2. While I loathe the “Ike Way” as much as the next guy, there’s no reason to get political. Ike has been peddling his brand of cut-to-the-bone-damn-the-people-who-lose-their-jobs-and-the-drop-in-quality-of-the-product since Clinton was in office. It doesn’t matter to him who controls the White House or Congress, or how the company and its stock are doing. The man would find an alternative to staples if it would save 2-pennies off of the bottom line. The tone of the economy has never affected his single-minded way of doing business.

  3. may be worth keeping in mind that analysts estimate about half of Disney’s stock value comes from ESPN alone. their profits are huge and continue to grow. so that may be applying pressure across the board. even if other units are preforming “fine” and turning a profit, if other units are doing better, resources may be pulled from them and pumped into the cable channels.

    sucks for those that get caught up in the restructuring of course. i’ve been there. hope all the good folks land on their feet somewhere.

  4. I dunno…a lot of this article is drifting toward conspiracy theory. Disney’s hand drawn people getting laid off was inevitable as they’ve gone all-in on Pixar. When was the last hand drawn movie even produced? That bomb with the princess and the frog?

    And LucasArts getting melted down in favor of third party licensing was coming even if George Lucas hadn’t sold. They’ve basically been doing that for the last decade anyway…just making it official now because why do you need game developers on staff at a company that doesn’t develop games itself?

  5. I think The Beat’s trying too hard to find a comics industry slant to every news titbit elsewhere in the world and make it all about comics. I guess it must be a slow news week. Until you have actual hard facts from Disney as to their decision, you can’t assume “it’s because of Ike from Marvel having his way.”

  6. “Stockholders demand higher profits”
    The last stick dividend paid was at the end of December 2012.
    I’m not sure stockholders demand profits, but rather stability and growth.
    These can be obtained without higher profits.

  7. I think cuts in both the hand drawn animation and Lucas Arts were inevitable. Way before the Lucas acquistion, Disney made it clear that they were not into the AAA game development and publishing business with the shuttering of Propaganda, Black Rock Studios and that they were going to licence their IPs. So for example , Marvel games being made by Activision etc. WB games is taking a different approach. Disney is all about “social” gaming and that endeavor in all likelihood is going to be a failure. The hand drawn animation dept. was sadly becoming more irrelevant with passing time.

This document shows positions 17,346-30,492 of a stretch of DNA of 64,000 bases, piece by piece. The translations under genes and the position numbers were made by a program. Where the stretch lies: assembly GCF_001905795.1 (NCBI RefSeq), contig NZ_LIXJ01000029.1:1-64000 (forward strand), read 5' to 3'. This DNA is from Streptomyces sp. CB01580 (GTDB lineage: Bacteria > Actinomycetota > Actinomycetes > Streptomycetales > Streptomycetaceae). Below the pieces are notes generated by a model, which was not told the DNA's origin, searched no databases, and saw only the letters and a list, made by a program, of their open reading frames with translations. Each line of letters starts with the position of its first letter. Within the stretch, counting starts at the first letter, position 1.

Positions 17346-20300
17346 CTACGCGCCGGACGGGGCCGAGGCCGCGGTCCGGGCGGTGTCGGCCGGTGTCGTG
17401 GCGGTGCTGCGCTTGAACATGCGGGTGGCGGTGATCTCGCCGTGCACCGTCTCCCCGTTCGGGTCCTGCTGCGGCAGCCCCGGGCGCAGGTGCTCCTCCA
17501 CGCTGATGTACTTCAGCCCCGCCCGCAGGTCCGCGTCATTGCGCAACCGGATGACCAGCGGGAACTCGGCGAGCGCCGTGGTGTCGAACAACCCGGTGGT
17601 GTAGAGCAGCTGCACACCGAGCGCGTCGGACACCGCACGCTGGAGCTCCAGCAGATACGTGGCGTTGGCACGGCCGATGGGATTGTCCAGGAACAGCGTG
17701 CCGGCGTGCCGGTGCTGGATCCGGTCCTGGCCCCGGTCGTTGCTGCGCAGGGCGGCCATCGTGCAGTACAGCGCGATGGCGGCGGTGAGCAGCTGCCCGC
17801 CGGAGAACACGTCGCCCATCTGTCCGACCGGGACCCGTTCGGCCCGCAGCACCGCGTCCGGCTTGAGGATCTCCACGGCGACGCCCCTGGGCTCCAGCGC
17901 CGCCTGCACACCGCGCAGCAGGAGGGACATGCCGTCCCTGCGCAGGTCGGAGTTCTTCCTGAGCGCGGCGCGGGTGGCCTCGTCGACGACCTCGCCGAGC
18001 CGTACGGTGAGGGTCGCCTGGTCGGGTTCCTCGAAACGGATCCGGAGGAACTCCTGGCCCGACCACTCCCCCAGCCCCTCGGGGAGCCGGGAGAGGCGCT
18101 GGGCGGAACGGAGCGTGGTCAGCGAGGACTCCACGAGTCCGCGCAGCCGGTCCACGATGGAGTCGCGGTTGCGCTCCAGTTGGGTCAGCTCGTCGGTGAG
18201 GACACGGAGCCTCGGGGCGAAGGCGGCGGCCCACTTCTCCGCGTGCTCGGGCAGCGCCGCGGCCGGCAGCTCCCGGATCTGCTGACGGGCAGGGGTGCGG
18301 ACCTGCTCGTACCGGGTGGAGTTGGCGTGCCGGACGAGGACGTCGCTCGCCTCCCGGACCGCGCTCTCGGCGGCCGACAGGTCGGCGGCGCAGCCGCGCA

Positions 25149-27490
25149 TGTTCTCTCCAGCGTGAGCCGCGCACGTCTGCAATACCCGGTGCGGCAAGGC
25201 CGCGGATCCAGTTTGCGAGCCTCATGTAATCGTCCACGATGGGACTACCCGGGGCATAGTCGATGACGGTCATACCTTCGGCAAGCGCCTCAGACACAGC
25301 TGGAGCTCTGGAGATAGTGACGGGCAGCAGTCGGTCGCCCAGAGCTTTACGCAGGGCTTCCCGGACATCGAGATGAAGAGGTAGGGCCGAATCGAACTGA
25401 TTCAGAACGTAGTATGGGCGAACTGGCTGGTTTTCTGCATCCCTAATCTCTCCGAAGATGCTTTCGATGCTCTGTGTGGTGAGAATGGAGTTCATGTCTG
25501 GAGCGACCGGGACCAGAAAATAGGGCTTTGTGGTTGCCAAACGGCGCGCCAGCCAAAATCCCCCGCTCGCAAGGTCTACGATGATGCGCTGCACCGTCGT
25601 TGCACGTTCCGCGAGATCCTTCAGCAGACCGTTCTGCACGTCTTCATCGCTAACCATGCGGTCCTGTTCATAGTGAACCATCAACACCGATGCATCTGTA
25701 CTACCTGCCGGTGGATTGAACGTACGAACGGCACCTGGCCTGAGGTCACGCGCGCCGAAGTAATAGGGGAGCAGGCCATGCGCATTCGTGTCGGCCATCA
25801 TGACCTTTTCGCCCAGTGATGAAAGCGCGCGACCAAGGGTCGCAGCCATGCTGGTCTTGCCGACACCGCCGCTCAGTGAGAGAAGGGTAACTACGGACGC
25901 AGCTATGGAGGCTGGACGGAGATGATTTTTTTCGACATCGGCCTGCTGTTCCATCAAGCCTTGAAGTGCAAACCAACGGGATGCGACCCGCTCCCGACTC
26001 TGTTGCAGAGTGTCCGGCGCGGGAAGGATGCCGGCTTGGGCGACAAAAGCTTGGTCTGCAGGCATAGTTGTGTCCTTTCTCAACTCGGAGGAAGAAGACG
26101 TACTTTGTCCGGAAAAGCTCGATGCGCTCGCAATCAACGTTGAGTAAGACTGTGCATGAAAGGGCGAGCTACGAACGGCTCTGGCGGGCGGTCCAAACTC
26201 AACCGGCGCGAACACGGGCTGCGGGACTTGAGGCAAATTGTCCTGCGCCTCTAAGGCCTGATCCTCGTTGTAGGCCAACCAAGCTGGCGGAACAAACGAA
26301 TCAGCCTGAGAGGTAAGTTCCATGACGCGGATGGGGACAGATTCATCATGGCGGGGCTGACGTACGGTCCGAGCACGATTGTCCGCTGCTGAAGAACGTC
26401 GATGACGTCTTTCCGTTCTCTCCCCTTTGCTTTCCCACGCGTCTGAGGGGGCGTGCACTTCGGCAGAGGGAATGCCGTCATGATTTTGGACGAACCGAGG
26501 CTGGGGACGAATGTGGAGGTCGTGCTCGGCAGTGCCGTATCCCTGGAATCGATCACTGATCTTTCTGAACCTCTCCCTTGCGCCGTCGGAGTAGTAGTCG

8. People do not matter to corporations. I’d probably be fine with that if they were not all so phony with the way they all treat their employees. Disney has been messed up for a long time. I know many people who have quit or been let go from their company that I doubt would go back for all the money in the world.

  9. That “bomb with the princess and the frog” earned $267 million worldwide on a production budget of $105 million, and that’s before we factor in DVD sales, not to mention the money it continues to make for Disney through toys and other merchandise.

    OK, back to talking about the Ike-ification of Disney.

  10. There’s a new book, “John Carter and the Gods of Hollywood,” that details the corporate stupidity and inept marketing that led to last year’s box-office debacle. I understand the book does not spare the fanboy bloggers who proclaimed “John Carter” the biggest disaster since “Battlefield Earth,” even before the film was released.

    (They probably would have compared it to “Heaven’s Gate” and “Ishtar,” too, but a lot of bloggers aren’t old enough to remember the ’80s.)

    Ike Perlmutter comes across as a scary guy in Sean Howe’s book on Marvel. According to Howe, staffers were convinced Perlmutter, a former Israeli army officer, carried a concealed gun at all times.